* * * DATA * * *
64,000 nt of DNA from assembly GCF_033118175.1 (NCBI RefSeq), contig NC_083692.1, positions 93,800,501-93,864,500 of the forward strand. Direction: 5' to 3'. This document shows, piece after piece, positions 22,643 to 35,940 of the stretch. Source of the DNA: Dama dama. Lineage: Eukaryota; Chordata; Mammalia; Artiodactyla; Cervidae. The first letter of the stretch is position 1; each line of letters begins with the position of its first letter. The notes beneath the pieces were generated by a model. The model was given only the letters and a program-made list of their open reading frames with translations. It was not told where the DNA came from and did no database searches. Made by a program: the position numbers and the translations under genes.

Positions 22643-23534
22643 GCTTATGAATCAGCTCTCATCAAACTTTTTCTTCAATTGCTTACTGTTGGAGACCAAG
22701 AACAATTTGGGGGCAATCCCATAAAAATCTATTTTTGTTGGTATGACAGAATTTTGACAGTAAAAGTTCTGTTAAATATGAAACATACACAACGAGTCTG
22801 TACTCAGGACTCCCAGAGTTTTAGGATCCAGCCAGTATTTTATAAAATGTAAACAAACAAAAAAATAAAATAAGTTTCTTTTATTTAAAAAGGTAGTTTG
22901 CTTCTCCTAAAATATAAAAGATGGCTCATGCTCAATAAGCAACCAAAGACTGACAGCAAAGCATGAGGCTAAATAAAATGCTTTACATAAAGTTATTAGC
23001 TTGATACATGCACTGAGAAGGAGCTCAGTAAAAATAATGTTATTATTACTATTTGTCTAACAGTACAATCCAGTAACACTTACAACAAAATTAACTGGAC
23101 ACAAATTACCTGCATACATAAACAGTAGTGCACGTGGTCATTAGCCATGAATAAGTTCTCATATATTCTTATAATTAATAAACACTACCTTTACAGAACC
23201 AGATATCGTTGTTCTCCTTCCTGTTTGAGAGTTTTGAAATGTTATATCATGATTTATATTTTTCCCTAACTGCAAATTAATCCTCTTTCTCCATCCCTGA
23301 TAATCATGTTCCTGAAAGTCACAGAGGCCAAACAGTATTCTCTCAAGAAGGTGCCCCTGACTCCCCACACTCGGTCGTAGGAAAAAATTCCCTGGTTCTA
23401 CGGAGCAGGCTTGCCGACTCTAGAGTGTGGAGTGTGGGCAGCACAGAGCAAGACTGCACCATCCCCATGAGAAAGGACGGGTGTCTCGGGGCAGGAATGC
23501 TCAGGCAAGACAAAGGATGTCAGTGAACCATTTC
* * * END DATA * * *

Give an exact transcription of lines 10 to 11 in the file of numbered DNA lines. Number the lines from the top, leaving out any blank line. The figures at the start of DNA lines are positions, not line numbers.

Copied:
23301 TAATCATGTTCCTGAAAGTCACAGAGGCCAAACAGTATTCTCTCAAGAAGGTGCCCCTGACTCCCCACACTCGGTCGTAGGAAAAAATTCCCTGGTTCTA
23401 CGGAGCAGGCTTGCCGACTCTAGAGTGTGGAGTGTGGGCAGCACAGAGCAAGACTGCACCATCCCCATGAGAAAGGACGGGTGTCTCGGGGCAGGAATGC